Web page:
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Five celebrity weight loss experts help you achieve New Year's diet resolutions

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Happy 2014. If you resolved to lose weight this year, you're in good company: It's the most common New Year's resolution. So Fox News interviewed celebrity diet experts on Dec. 31 to get their insights on how to achieve that goal.

From Dr. Mehmet Oz's personal trainer to Sandra Bullock's exercise guru, here's what the experts have to say:

  • Set a concrete goal. "For example, ‘Lose 15 pounds by my high school reunion on May 15th,'" suggests Dr. Mehmet Oz's trainer Joel Harper, creator of "Joel Harper's Slim & Fit."
  • Fill up with fiber. "One study found that even with no other dietary modifications, people who added 14 grams of fiber lost an average amount of four pounds over as many months," says celebrity nutritionist JJ Virgin, author of "The Virgin Diet: Drop 7 Foods, Lose 7 Pounds, Just 7 Days."
  • Keep a food journal to "keep you accountable,” says Simone De La Rue, who has helped sculpt the bodies of Sandra Bullock, Anne Hathaway, and Karolina Kurkova, and has an upcoming book "Body By Simone: The 8-Week Total-Body-Makeover Plan."
  • Think positive. "The goal is to start adding positive habits and reinforcements along the way,” says trainer Kristin McGee, who has worked with Tina Fey and LeAnn Rimes and created the "Weight Loss Pilates" fitness DVD.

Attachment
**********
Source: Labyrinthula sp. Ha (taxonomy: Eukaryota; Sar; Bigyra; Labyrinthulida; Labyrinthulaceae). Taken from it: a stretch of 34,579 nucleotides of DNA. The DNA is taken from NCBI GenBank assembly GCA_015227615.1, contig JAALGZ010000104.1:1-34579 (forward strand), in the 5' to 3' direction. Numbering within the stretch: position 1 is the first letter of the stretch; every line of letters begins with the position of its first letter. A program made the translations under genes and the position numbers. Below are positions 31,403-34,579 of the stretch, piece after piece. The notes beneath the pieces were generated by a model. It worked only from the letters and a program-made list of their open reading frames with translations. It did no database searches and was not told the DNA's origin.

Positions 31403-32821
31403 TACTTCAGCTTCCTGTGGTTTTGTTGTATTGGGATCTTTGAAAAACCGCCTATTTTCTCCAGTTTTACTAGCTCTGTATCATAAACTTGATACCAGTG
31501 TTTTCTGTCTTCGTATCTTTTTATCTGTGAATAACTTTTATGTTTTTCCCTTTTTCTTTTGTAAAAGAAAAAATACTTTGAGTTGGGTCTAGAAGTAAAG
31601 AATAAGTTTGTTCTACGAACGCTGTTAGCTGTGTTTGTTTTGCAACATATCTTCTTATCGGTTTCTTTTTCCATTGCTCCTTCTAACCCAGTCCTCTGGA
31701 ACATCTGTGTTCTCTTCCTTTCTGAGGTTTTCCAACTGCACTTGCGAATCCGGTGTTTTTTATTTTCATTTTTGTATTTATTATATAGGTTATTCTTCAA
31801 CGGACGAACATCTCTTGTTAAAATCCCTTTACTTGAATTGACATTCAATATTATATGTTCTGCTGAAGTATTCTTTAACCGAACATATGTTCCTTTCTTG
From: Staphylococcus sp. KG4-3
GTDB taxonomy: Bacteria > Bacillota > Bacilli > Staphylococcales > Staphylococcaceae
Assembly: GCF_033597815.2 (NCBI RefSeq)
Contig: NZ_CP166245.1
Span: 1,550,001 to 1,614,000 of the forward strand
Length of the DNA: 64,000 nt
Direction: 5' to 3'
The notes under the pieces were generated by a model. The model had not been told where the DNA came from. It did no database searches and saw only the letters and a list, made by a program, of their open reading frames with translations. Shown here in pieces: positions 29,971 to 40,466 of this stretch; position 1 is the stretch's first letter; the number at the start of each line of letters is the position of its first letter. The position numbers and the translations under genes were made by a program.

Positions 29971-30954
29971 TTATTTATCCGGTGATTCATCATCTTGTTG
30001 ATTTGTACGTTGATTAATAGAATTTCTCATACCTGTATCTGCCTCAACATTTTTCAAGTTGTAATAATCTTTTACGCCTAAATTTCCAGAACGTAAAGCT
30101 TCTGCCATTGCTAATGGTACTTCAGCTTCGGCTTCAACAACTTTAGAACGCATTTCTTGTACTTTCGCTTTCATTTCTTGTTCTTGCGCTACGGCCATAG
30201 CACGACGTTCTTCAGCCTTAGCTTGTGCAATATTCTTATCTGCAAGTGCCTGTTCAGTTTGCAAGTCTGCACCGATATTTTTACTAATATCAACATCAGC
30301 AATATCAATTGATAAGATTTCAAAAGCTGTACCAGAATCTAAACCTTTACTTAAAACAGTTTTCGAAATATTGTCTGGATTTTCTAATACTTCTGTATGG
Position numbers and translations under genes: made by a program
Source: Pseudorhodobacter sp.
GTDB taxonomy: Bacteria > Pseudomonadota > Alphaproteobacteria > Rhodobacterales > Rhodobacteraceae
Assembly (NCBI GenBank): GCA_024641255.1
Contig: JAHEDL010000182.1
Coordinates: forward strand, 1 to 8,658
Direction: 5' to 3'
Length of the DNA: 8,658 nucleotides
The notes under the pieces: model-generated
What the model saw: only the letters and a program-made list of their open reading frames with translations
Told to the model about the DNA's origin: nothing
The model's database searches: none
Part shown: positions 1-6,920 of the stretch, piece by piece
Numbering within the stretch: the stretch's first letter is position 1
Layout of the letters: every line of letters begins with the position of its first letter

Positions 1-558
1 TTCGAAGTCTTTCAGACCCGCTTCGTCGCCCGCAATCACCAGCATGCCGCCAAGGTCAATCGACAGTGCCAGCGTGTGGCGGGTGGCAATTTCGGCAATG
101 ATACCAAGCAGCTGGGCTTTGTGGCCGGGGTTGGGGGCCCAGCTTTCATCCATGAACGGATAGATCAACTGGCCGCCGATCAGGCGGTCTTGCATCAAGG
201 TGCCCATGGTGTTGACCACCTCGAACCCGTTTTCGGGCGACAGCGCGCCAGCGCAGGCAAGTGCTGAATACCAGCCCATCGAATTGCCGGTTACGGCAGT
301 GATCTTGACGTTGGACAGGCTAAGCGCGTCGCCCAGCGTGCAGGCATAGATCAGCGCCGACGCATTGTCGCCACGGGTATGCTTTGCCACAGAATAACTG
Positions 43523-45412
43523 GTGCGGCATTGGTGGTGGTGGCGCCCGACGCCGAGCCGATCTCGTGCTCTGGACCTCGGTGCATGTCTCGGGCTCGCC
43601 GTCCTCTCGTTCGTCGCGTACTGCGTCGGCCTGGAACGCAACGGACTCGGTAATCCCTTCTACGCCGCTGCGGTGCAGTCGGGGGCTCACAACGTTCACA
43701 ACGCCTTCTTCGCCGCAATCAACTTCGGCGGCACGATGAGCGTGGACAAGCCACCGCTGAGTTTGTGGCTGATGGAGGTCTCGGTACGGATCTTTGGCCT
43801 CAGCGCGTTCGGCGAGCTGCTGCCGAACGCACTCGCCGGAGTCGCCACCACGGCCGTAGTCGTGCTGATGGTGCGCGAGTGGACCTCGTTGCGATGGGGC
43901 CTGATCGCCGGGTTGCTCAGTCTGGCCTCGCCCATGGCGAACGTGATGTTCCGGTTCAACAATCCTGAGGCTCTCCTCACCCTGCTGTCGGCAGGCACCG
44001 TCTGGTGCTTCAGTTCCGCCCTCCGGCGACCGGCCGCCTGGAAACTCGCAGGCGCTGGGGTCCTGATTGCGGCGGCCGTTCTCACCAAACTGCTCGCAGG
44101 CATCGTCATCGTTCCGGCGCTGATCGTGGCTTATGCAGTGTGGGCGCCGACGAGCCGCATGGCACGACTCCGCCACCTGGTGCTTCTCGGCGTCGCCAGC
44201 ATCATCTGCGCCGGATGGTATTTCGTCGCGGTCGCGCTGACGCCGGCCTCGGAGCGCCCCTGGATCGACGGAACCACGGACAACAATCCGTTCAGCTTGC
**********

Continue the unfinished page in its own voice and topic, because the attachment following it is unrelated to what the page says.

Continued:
• Stop eating two to three hours before bed, says JJ. “Take a hot bath and read a trashy novel rather than take a late-hour kitchen detour."
  • Gradually build in new goals. “Try and eliminate one thing from your diet, like replacing dairy milk with almond milk in your coffee or cereal,” says De La Rue. “Going cold turkey usually ends in breaking the rules two days later.”

What if you're a parent? Registered dietitian Maryann Jacobsen has a message for you: Be careful when it comes to diets for kids. Reporting on Dec. 31 in the Huffington Post, she emphasized that new studies have shown children as young as three years old have negative body images.

According to one study, 45 percent of girls revealed that their mothers forced them to diet. Moreover, more than 50 percent said they were teased about their weight by their own family. That type of fat-shaming is linked to higher body weights and eating disorders, says Maryann, co-author of "Fearless Feeding: How to Raise Healthy Eaters from High Chair to High School."

What can you do? Don't try to push diets on your children or send the message that weight loss is "good." Instead, encourage everyone in your family to "eat better, achieve good health and maintain healthier weights."



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